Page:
A Sunday afternoon drive in Provence is priceless.
You never know what lurks around the next corner...
We left our home-away-from-home in Saint-Remy-de-Provence just
after breakfast, resolving not to get side-tracked by the tempting array
of antique shops, olive oil mills and vineyards along the route.
Our pre-determined destination was Pernes-les-Fontaines, long
distinguished for their charming claim-to-fame -- fountains -- a
staggering forty fountains in just one tiny town of fewer than 12,000 people.
Fountains in Provence have a long and lofty history.
First engineered by the prolific Romans in the 1st and 2nd centuries A.D.,
they are front and center of most historic towns in the region.
But most towns boast just a handful so we were
curious about a borough that flaunted forty of them.
So one sunny summer day in May, we chose the scenic route (of course!)
and zig-zagged through the back roads,
pausing only to let a flock of sheep and goats pass by.
Before long we found ourselves in the lovely watery landscape
In typical french fashion, we were surprised by our own good fortune.
Sure, there were fountains - a marvelously diverse collection, as promised.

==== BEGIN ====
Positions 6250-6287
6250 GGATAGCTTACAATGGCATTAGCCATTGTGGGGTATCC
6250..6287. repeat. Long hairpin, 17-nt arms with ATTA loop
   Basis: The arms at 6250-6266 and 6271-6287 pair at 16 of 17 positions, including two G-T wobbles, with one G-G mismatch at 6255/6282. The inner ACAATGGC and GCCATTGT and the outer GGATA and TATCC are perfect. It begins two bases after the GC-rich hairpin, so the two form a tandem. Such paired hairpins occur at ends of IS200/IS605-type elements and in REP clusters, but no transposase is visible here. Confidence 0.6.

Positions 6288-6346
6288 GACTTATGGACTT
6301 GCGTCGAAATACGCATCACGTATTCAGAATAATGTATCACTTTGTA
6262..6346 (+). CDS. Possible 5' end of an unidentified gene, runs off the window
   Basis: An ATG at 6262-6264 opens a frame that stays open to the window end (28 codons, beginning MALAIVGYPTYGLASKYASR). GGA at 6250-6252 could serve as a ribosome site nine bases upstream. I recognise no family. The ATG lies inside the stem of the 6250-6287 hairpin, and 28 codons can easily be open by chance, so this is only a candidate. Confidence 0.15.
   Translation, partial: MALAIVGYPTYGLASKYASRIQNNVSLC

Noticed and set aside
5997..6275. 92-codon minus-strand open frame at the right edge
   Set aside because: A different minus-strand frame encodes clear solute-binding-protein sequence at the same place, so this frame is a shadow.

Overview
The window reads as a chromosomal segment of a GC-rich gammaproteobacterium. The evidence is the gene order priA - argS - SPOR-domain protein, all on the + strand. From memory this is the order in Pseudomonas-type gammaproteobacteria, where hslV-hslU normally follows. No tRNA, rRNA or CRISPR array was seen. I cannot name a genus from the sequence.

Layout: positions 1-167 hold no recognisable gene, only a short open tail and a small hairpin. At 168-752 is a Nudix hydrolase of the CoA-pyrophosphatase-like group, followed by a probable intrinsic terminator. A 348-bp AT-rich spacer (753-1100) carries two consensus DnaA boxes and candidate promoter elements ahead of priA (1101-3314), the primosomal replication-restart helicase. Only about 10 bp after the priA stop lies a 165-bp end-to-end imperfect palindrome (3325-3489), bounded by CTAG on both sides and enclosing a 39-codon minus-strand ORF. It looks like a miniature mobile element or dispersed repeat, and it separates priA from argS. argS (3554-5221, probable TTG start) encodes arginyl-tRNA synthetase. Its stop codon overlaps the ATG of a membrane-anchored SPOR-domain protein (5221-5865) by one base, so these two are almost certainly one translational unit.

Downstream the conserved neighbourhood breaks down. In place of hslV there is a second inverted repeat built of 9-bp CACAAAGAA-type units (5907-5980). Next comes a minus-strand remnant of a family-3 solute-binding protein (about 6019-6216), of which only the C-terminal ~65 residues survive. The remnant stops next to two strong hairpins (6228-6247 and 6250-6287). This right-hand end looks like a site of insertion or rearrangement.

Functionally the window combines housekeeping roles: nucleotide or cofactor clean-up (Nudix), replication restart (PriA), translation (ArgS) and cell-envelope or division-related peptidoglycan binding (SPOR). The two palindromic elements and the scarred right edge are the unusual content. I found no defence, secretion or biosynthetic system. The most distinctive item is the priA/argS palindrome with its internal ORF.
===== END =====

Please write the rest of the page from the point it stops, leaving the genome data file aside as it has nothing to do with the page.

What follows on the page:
But as luck would have it, we had stumbled upon a local celebration -- one
that left us in stitches and aching for more.
To our wide-eyed amazement, innstead of gawking at medieval walls and reinforced fortifications, we were treated to a day of all things American.
Cowboys and convicts, Harleys and hamburgers, classic American cars
and a band playing rockabilly, it was a day to celebrate the red white & blue.
Yes, 3,000 miles from the shores of the U.S.A, it felt like the 4th of July.
a sliver of a world known by few -- spontaneous and unpredictable -- a
perfect addition to our already fun adventures in the area.
This was not a regional festival or a holiday merchandising effort.
It was just an honest-to-goodness block party that brought everyone out to enjoy
the inherent blessings of an enchanting town on a beautiful Sunday in May.
Families that play together stay together and in Pernes-les-Fontaines,
you could fill the pages of a homecoming scrapbook.
We engaged with the locals on their level, making this particular stop a
tour de force -- and part situation comedy -- of good times and friendly people.
Joking, flirting, dancing and singing, the welcome mat was laid out for all.
They didn't seem too worried that we Americans might be judging
their American fete -- but then again, it was getting close to lunchtime
when all good french men and women have more important things on their mind.
"There are some days when I think I am going to die from an overdose of satisfaction."
When in Provence, whether you choose a fine bistro or a local hole-in-the-wall,
you can always expect something fantastic on your plate.
We chose Café de la Place, hoping for a traditional Sunday lunch.
A terrace overflowing with locals, it seemed
like a good gamble -- and we weren't disappointed.
Would-be cowboys and cowgirls were camped out waiting